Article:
Follow The Leader

Whether the awful figures from the banking sector signal the sector's nadir is as yet unknown but the fact that the index of the UK's leading companies remained broadly unchanged might, as already discussed, indicate that stability is returning to the stock market.

The Sunday Times mulled over the likelihood of this being a turning point and a time to buy. According to the paper, directors are increasingly confident the market is near the bottom.

In recent times the ratio of those buying versus those selling has been increasing and last week the ratio rose to 13 to one - compared to a long-term average of 2.5:1 and 10:1 at the end of the last bear market in 2003. More broadly, the price earnings ratio for the UK stock market, one measure used by professional investors to gauge value, stands at 10.5 compared to an historical average of 17 over the last twenty years.

Also the dividend yield on the UK market is 4.4 per cent, which is expected to rise to 4.8 per cent by the end of the reporting season, and close to the current yield on a ten-year gilt of 4.9 per cent. Back in 2003 the market turned when yields rose just above that of the 10-year gilt.

The paper's experts concluded that with so much cash around, and sovereign wealth funds come to mind, sooner or later it will be ploughed back into equities, pushing the market higher.

Patience Is A Virtue

Vacillating markets are disconcerting, even for professional investors like John Hodson of THS Partners but experience tells him that the best course of action is to continue with their long-term strategy and make opportunistic investments as they arise.

"One of the outcomes of the credit crunch has been increased volatility in the equity markets which has been caused by a bigger impact of speculative money in a less liquid market and I doubt if this will change in the short-term."

"The economic outlook remains as it is - the US authorities have done what they needed to by supporting the banking system with the banks themselves recapitalising and I do think we will see consolidation amongst the smaller to medium sized US regional banks. The US economy has slowed and that trend is likely to continue for a while but the housing market has probably fallen far enough. There are some tentative signs that in areas which have been badly hit - such as California - there is evidence of a little increase in turnover which is positive."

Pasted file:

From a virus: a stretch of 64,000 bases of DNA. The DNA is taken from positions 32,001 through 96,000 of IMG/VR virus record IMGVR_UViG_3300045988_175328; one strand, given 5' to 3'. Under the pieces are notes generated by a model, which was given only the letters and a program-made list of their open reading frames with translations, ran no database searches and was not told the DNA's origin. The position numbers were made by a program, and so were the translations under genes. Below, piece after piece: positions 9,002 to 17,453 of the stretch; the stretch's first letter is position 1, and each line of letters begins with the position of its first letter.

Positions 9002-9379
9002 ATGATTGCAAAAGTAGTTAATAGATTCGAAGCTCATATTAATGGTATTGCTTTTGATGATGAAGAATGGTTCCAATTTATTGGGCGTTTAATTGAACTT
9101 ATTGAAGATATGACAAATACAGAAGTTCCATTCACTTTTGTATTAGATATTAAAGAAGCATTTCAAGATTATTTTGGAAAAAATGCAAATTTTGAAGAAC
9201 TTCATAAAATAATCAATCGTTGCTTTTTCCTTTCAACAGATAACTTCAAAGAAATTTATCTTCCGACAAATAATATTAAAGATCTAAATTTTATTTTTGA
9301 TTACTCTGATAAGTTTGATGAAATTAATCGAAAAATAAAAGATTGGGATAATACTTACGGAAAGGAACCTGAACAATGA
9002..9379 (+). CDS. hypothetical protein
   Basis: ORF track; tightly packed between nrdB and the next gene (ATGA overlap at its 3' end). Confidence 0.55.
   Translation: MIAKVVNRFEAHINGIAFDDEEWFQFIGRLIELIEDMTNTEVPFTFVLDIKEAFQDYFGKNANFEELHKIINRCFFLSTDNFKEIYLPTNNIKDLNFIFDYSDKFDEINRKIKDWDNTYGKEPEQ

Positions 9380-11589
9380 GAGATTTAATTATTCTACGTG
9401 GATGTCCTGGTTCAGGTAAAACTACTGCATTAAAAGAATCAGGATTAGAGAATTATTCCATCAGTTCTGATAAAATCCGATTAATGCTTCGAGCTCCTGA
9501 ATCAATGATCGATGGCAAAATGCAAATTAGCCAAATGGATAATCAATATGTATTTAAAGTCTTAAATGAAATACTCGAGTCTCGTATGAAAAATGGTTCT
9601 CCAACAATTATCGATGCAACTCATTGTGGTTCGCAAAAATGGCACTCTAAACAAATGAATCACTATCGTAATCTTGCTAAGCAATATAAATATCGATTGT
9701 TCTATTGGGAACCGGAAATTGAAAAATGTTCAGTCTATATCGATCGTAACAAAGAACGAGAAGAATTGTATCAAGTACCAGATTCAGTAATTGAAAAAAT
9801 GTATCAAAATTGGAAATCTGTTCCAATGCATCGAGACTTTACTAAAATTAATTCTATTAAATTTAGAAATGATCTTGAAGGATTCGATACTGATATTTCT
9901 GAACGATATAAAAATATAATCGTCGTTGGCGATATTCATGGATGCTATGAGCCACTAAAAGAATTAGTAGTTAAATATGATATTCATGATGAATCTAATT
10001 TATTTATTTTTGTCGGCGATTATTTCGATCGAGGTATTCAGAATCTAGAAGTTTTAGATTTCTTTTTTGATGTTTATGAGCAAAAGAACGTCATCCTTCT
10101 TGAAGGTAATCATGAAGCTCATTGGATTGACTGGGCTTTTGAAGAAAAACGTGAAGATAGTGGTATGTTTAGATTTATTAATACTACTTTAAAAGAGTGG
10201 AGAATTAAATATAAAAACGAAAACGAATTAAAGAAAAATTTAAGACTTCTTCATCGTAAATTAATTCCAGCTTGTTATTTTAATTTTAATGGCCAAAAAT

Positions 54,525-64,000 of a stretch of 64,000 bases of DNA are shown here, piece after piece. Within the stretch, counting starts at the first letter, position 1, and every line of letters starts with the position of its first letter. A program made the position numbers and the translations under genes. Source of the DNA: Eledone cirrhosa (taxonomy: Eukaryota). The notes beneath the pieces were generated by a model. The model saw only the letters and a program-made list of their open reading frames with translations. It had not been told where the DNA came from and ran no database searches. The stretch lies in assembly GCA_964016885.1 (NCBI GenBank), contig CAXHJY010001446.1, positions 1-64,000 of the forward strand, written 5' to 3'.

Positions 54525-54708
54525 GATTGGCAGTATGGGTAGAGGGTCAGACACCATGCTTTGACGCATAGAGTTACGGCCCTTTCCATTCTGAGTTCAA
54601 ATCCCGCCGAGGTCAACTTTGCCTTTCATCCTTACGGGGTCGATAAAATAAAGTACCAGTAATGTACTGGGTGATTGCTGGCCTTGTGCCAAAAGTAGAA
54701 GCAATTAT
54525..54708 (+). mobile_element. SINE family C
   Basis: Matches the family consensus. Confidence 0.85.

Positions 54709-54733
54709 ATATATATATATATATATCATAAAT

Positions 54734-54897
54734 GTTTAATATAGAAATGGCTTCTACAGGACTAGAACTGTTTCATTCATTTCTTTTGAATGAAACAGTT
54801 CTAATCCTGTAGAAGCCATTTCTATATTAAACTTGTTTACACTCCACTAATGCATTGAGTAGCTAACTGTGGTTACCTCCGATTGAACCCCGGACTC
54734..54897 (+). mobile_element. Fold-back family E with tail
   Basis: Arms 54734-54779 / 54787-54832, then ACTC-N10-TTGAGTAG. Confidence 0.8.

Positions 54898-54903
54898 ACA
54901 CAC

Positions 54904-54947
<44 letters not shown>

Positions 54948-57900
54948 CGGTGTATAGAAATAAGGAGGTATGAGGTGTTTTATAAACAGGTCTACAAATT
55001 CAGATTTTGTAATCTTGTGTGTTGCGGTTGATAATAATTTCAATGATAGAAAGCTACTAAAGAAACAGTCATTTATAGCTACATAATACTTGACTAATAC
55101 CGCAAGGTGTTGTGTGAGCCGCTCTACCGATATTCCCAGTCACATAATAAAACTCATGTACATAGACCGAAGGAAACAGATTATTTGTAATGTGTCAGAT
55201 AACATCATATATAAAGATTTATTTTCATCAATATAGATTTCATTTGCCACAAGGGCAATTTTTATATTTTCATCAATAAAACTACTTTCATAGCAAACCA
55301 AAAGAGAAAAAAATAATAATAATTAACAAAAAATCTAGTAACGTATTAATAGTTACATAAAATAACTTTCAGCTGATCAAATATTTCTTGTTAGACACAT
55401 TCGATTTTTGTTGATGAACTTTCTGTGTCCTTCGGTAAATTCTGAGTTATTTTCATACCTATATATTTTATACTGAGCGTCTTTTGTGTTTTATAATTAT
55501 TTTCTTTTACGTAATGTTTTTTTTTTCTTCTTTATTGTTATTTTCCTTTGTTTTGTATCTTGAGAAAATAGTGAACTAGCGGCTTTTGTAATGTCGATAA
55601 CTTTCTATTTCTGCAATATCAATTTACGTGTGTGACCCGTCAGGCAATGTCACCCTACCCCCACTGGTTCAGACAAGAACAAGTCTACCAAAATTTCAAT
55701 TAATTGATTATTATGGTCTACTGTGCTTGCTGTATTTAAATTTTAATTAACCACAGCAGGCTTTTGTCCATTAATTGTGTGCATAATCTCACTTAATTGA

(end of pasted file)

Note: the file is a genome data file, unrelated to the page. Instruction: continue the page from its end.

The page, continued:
"Here in the UK we are seeing a slowdown too although the authorities have allowed a quiet devaluation of sterling against the euro of around 20 per cent which helps both soften the blow and aids exporters. Around two-thirds of UK exports go to Europe so this is significant for manufacturing but also means imports are more expensive, slowing demand and helping curb inflation."

"Also Chinese inflation means the cost of imports from the region are more expensive for UK consumers but the authorities there are working towards cutting the country's inflation rate. This will mean a bit of reduction in economic growth so I see a small global slowdown ahead."

"As to the portfolios we have been sticking to our theme-driven strategy, putting a little more money into the larger insurance companies for example, as the sector suffers from negative sentiment. Swiss Re upset the market recently because of its large portfolio of Fannie Mae bonds but there was never any doubt that the US authorities would bail the mortgage company out. Concerns about the quality of underlying assets have obviously hit financials hard but insurance is a more stable business and pretty recession-proof. We've bought a couple of Chinese companies recently - the heavy falls in equities this year has allowed us to buy back Bank of China for instance."

"Elsewhere as I said, the banks are recapitalising but there is some scepticism about whether these efforts will suffice if there are bigger problems with credit defaults. But taking RBS as an example, the bank made it clear to us that although it would have been painful, they could have coped with the sub-prime write-downs in isolation but combined with a UK slowdown they needed to raise cash to meet future demands. So actually although they expect to see their Tier 1 capital ratio come down a little to 6, allowing for UK write-offs, this is still well-above the old ratio of 4. And they don't expect their mortgage book to be hit too badly even though house prices will continue to fall."

"As to how long it is before we see things picking up, well last time round it took 18 months for the crisis to pass so being a year into the current one I guess it will be early next year for clearer signs."

"However we are seeing some corporate activity which is encouraging and a sign that prices are pretty rock bottom. The Santander bid for Alliance & Leicester is a good example of a successful business picking off a weak rival."

"So in the meantime patience is required and we are using the time to quietly invest some of the cash we have into businesses we feel are high quality but very cheap."

Richard Peirson and John Hodson both manage funds for St. James's Place.

4th August 2008